First published in 1997, this new edition is jammed with training tips and step-by-step instructions. If you are new to clicker training, you will reap the benefits of the author's extensive knowledge of the art and science behind this training method... A glossary of clicker training terms is included at the end of the section, and the well-organized and detailed table of contents serves as the book's index... Even if you choose not to use a clicker, The Clicked Retriever is a valuable resource for your bookshelf. Terry Long

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  • 5
    The Clicked Retriever

    Posted by Allyson Tohme on 29th Oct 2022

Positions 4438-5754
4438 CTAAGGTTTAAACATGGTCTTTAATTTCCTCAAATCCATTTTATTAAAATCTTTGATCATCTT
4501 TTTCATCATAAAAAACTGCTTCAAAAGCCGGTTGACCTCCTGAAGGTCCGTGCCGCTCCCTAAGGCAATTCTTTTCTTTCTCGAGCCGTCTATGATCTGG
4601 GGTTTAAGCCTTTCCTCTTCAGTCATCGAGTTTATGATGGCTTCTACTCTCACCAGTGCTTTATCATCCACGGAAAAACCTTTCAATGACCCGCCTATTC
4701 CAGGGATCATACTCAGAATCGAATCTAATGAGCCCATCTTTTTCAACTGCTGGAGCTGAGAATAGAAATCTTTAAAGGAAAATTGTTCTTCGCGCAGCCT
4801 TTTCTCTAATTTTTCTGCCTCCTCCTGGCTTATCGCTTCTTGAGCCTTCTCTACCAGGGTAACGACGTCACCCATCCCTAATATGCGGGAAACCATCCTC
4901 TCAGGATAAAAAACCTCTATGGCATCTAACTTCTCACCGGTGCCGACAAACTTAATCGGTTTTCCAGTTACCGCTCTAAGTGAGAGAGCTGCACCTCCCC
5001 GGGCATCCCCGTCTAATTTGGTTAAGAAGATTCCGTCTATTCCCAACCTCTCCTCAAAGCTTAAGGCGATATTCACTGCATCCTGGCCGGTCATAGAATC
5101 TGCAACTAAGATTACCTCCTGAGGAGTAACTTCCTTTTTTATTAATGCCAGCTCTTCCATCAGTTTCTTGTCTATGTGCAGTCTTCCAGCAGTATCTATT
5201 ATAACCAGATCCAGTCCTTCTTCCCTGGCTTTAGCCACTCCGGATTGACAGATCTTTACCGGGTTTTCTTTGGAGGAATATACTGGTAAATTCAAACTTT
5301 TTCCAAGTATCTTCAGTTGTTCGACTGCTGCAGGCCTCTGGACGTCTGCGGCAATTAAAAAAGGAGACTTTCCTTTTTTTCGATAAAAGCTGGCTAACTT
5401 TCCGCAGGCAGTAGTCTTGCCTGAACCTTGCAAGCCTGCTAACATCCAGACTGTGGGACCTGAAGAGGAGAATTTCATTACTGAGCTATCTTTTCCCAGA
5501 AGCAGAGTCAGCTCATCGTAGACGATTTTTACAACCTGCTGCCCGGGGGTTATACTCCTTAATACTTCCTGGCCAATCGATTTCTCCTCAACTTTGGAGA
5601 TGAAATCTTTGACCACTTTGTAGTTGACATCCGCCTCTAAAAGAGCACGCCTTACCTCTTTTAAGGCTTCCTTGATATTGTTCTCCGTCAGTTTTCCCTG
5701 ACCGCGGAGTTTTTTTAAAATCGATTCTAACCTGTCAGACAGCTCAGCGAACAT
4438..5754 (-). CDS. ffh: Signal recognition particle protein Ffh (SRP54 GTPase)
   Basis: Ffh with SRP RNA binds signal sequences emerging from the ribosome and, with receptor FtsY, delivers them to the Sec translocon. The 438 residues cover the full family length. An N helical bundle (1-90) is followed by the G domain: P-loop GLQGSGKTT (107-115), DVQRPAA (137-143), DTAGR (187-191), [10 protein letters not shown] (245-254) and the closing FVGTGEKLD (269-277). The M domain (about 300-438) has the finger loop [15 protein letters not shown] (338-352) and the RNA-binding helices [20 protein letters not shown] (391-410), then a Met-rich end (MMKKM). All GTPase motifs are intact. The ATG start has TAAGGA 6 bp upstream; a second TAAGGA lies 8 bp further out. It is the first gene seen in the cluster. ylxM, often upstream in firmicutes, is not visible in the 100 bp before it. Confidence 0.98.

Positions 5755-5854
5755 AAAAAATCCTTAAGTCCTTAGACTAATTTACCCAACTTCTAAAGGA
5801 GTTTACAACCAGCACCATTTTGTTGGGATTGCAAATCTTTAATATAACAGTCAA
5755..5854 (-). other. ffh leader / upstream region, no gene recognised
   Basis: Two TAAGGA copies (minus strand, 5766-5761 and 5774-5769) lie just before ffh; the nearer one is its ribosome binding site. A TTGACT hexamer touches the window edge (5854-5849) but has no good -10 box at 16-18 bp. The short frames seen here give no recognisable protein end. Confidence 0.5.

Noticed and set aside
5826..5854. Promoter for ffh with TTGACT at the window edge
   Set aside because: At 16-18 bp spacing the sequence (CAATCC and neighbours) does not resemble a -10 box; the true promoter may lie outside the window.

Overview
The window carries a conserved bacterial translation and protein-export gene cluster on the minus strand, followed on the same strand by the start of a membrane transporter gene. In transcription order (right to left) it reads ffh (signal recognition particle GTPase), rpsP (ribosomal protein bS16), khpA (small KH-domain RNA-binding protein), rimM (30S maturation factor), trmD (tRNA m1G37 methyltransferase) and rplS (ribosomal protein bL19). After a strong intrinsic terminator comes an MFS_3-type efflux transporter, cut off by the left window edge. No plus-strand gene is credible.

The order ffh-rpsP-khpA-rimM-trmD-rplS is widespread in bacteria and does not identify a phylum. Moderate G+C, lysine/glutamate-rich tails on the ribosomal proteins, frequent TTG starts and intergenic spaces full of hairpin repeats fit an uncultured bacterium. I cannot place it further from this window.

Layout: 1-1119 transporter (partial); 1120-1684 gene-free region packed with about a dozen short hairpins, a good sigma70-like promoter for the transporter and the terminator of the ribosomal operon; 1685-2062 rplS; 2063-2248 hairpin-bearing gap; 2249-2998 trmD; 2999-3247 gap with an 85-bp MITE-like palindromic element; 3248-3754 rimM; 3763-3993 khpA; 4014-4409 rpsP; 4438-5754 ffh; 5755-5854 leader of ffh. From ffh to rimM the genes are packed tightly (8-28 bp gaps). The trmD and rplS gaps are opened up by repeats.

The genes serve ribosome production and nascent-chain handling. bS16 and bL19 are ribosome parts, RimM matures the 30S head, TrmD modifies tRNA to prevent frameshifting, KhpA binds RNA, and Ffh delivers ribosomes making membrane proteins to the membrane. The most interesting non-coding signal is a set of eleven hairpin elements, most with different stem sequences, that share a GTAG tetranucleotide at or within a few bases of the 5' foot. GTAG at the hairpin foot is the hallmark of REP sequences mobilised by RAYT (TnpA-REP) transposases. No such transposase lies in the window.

This book was first published in 1997 and is in large format size with 84 pages containing 21 photographs. The retrieve is a fundamental part of many competitive activities including Field Trials, Flyball, Gundog Working Tests, IGP, Obedience, Rally, Ring Sports, Working Trials etc (as well as being an essential task for many Assistance Dogs). The marks allotted to the exercise(s) range from 10 – 45% of the relevant section(s) depending on the discipline(s) and can mean the difference between success/failure and/or a placing so that it behooves any competitor to study this element in depth. Fortunately, this publication does just that. If the reader is not already a Clicker Trainer, then the first 25 pages of this book elaborates on the terminology including shaping, jackpots, criteria, etc However I am not convinced that reading this summary alone will equip the student with enough information without some previous access to a qualified dog training instructor, however sporadic. This section does serve as revision for the more experienced. Section 2 looks at shaping the elements of the retrieve including the 6 constant and several variable components. Lana breaks down all the behaviours involved in the retrieve and introduces chaining as well as the importance of the size of the dumbbell. There then follows a workbook consisting of 35 separate lessons including problem solving, directed retrieves, the US version of scent articles as well as touching on flyball and the requirement of Assistance Dogs. I am particularly enamoured of the following “The cookbook for training any and all dogs has yet to be written, since no two dogs learn alike and no two trainers train alike” The author then goes on to say “The following pages contain the very cookbook I earlier said couldn’t be written. It’s as accurate a cake recipe that doesn’t tell what temperature to heat the oven for baking the cake. The cook could still make the cake, having all the ingredients, but the final outcome will take experimentation with various oven temperatures” This is an outstanding book for splitters not lumpers and for the serious competitor/dog training instructor.